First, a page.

True, 100,000-miles isn’t the mile­stone that it once was for a car, but it’s still a rel­a­tively big deal for any car owner and a num­ber that not many Boxsters will see, given that most are sec­ond cars. Brett is cel­e­brat­ing with even more miles

911 Porsche World - - Practical Porsche -

Win­ter is cruel to the Boxster. Its out­door life­style ex­poses it to the worst of na­ture’s sea­sonal nas­ti­ness, and I can’t re­mem­ber the last time that the hood ac­tu­ally felt dry. As a con­se­quence mould and lichen have taken hold once more – mo­hair seems to make for fer­tile grow­ing con­di­tions – de­spite reg­u­lar clean­ing. Well, reg­u­lar un­til the seem­ingly cease­less rain and driz­zle made wash­ing the Boxster seem fu­tile, at which stage the green men­ace put on a growth spurt.

Act­ing on ad­vice I’d seen on the 986 fo­rums – and be­cause my lo­cal hard­ware store had it in stock – I bought a nonau­to­mo­tive al­gae and mould cleaner that’s re­ally for your gar­den path. But just be­fore I was about to ap­ply it I read the in­struc­tions and dis­cov­ered a few ob­sta­cles: it works best when left on for 36 hours and tem­per­a­tures are above 10°C, and con­di­tions need to be dry. Guess I’ll have to chuck the bot­tle in the cup­board for a cou­ple of months and then tackle the pa­tio. Mean­while I’ve been back in touch with Fur­ni­ture Clinic whose hood restora­tion kit I used three years or so ago – the mould re­mover in the kit was the best I’ve come across, and I should just have or­dered some on­line in the first place.

Although I may well have thought the same thing at the start of sev­eral pre­vi­ous years, I’m hop­ing to sort out more of the Boxster’s man­i­fold woes dur­ing 2018. Edi­tor Ben­nett’s en­thu­si­asm for the CSF ra­di­a­tors he im­ported from the States has in­spired me to look in that di­rec­tion for a re­place­ment for my leak­ing cen­tre ra­di­a­tor, though Mr B rec­om­mends I should do the job prop­erly and re­place all three. He may have a point. Once the ra­di­a­tor is­sue is sorted I’m up for try­ing Evans Coolants’ wa­ter­less coolant, which is ex­pen­sive stuff but very highly re­garded in the spe­cial­ist mo­tor trade.

As well as be­ing a dis­penser of sound ad­vice, Mr B is also a col­lec­tor of re­dun­dant Porsche parts, most use­fully, from my per­spec­tive, sus­pen­sion com­po­nents that will fit the Boxster. With re­mark­able largesse, he’s in­vited me to plun­der his stash, so I need to find the De­press­ingly Long List of Jobs to be Done that PIE Per­for­mance pre­pared for me, and iden­tify which sus­pen­sion parts re­quire re­place­ment. I just hope I haven’t binned the list: out of sight, out of mind, and all that.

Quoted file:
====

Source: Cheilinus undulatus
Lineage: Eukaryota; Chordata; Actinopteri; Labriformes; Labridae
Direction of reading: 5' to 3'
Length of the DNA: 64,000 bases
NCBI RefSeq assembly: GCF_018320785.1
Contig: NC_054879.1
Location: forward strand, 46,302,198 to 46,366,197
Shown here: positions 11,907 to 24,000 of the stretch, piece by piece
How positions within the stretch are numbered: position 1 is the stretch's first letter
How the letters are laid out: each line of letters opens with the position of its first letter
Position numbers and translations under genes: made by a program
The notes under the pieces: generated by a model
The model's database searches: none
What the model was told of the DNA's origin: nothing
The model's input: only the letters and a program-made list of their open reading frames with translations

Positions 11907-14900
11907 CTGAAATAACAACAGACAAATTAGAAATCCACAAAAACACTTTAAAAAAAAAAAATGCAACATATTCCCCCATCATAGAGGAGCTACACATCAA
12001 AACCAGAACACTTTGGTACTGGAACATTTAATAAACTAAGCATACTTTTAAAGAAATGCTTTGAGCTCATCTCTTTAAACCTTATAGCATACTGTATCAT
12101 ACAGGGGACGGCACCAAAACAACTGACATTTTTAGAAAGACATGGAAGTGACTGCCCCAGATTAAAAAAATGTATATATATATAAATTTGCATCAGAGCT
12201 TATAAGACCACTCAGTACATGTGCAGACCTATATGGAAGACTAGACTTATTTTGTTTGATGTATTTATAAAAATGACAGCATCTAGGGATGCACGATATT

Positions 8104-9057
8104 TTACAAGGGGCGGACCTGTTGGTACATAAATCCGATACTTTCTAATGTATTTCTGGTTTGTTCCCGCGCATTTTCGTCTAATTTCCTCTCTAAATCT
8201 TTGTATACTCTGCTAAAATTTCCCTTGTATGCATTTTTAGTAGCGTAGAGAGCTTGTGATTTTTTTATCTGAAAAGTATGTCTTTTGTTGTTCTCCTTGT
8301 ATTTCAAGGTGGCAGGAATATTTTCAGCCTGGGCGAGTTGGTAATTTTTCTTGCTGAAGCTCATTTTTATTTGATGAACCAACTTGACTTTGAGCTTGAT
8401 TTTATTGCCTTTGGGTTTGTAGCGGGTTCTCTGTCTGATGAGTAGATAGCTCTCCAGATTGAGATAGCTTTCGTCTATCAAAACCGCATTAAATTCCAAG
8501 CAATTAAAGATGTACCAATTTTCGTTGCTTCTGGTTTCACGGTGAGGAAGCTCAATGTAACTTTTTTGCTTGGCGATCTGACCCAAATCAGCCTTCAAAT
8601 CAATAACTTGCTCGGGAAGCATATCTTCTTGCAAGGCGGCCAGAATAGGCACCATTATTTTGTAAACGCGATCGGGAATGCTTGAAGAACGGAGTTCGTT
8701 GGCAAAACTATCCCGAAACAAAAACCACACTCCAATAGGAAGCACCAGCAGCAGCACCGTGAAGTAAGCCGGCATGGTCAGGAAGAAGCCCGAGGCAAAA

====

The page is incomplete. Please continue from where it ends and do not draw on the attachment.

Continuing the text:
Not in any way es­sen­tial, but I’m also con­sid­er­ing a wheel change. A cou­ple of years ago Jonathan Sage of Group 4 Wheels got in touch with news of deep dish Fuchs repli­cas he was de­vel­op­ing for fit­ment on the likes of the Boxster and 996. I thought that the Boxster would look bril­liant on a set of Fuchs and was get­ting ex­cited about see­ing the first pro­to­type wheel when all went quiet from Jonathan. Turns out he was deal­ing with some ma­jor health is­sues, but now that he’s fully re­cov­ered he’s back on the case – he re­cently sent me some pho­tographs of a batch of pre-pro­duc­tion wheels and by the time you read this should be in pos­ses­sion of some fully fin­ished items. Which has trig­gered in me a ter­ri­ble case of ‘want’ when I should be con­cen­trat­ing on ‘need’ items.

A few weeks back the Boxster’s odometer flicked past 100,000 miles. Not a huge mileage by Porsche stan­dards, but I still saw it as a bit of a mile­stone, so to speak. Psy­cho­log­i­cally 100,000 miles is a big deal, be­cause you start to think that if ever you want to sell your car – not that I do – then a six-fig­ure mileage will be off-putting to po­ten­tial pur­chasers. So I’d found my­self re­strict­ing trips in the Boxster in a bid to de­lay the in­evitable. How­ever, now that we’ve got there it’s a re­lief: I no longer care what the mileage is and am back in the habit of tak­ing the car out at ev­ery op­por­tu­nity.

One of my other jobs is as edi­tor of 911&PW’S sis­ter ti­tle, To­tal MX-5, and I’ve dis­cov­ered that a sur­pris­ing num­ber of peo­ple have owned both a Boxster and an MX-5. Some of them are in the process of mov­ing up from the tal­ented lit­tle Mazda to the quicker, more so­phis­ti­cated Porsche: oth­ers are head­ing in the other di­rec­tion, pre­fer­ring the MX-5’S low-speed agility and zest to the aloof­ness of the Boxster in ev­ery­day driv­ing. With re­gards to that lat­ter point, I un­der­stand what the Boxster doubters mean, but I’d ar­gue that at mod­est pace the re­wards of a 986 come from con­duct­ing it in a smooth, fluid fash­ion that makes you ap­pre­ci­ate its chas­sis bal­ance and grip. Okay, it’s not hugely thrilling to drive that way, but you do have to work to get it just-so, and there’s plenty of sat­is­fac­tion in that. PW

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